Things go wrong, and they always do.
Working in an early-stage startup, I have my fair share of near-breakdowns and office walk-outs from all the negative energy resulting from things going wrong. Clients calling in angrily to complain, coworkers getting frustrated, broken things not getting fixed on time. Shit happens, and sometimes, they happen all at the same time.
I’ve been thinking about this issue for quite some time now and have been doing some mental experiments. I have so far come up with a 3-step heuristic on how to best handle these situations.
This is not as easy as it sounds when many of the office phones are ringing, colleagues demanding answers, teammates relying on you for solutions, and other commitments all demanding your prioritized time and energy all at the same time.
So my first step is try to keep calm. What works for me is doing a “forced mental reboot” where I temporarily step out of the chaos zone for a few minutes and breathe deeply, empty my head, and prepare to face the incoming challenges.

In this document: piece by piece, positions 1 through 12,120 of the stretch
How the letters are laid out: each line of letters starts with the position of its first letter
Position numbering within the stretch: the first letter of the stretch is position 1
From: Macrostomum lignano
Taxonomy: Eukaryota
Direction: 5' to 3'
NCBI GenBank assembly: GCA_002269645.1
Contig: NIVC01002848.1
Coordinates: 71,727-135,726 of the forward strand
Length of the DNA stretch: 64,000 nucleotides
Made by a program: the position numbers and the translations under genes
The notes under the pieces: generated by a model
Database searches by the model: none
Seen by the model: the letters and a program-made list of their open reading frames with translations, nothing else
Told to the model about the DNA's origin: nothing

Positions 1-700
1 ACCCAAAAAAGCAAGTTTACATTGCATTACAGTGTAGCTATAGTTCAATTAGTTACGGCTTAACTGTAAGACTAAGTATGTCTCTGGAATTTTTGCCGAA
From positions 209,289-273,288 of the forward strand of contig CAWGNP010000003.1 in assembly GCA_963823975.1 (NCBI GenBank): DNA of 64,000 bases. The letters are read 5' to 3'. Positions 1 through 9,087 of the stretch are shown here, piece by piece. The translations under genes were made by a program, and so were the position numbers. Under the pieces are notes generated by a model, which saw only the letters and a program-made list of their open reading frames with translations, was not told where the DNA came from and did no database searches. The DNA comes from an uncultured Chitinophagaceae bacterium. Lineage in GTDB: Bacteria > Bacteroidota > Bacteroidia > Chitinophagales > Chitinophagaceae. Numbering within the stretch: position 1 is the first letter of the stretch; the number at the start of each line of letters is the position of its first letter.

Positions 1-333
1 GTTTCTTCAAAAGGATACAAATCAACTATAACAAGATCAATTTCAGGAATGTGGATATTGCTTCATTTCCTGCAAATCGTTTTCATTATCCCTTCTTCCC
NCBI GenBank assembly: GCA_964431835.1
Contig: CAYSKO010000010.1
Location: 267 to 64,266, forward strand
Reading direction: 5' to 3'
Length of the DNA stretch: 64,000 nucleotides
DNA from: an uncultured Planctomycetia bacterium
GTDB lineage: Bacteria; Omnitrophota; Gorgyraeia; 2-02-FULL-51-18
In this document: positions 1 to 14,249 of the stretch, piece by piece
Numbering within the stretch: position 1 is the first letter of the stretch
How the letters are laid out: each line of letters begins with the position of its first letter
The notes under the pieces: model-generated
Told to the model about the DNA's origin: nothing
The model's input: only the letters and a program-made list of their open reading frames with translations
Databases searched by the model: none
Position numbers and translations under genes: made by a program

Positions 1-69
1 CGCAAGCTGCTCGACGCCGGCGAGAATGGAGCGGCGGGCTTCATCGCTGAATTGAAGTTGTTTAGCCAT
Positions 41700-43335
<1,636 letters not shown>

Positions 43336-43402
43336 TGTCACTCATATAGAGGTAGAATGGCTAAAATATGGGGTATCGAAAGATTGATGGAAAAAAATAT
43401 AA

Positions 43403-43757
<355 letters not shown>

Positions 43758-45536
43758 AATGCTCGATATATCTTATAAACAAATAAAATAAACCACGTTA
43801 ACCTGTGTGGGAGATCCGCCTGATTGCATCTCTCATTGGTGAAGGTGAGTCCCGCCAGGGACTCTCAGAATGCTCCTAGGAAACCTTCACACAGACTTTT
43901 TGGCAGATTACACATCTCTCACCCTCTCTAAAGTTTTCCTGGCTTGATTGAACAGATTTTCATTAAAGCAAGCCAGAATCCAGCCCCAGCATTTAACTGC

Upon returning to the chaos zone, first thing I do is gather all the information related to all the issues at hand. Then I force rank all the issues by priority in terms of business impact. Clients come first, colleagues come second, personal tasks come last — I haven’t clearly thought through why this is how I judge business impact, but it’s been working so I’ll stick to it for now.
After force ranking all the issues at hand, it’s time to get your hands dirty and tackle the problems one by one. I think the critical point here is to really tackle the issues one by one and not multi-task. Multi-tasking often causes new issues as well as half-fixing current issues.
Briefing and Proposal
I don’t like treating a fixed problem as “done” even when it’s completely fixed. It feels irresponsible and dangerous, dangerous because I’ll have this looming threat at the back of my mind of it happening all over again.
So I have developed this habit of writing detailed status reports to all the parties concerned. It consists of a breakdown of what happened and a proposal on how we will prevent the same issues in the future and how we can do better.
The contents of the report mostly follow this outline:
- Apology for what happened
- Timeline of events
- Current status
- Root cause of the issues
- How we’ll do better
- Another apology
And yes, TL;DR is a must. You’d be surprised at the percentage of the population who never reads lengthy emails.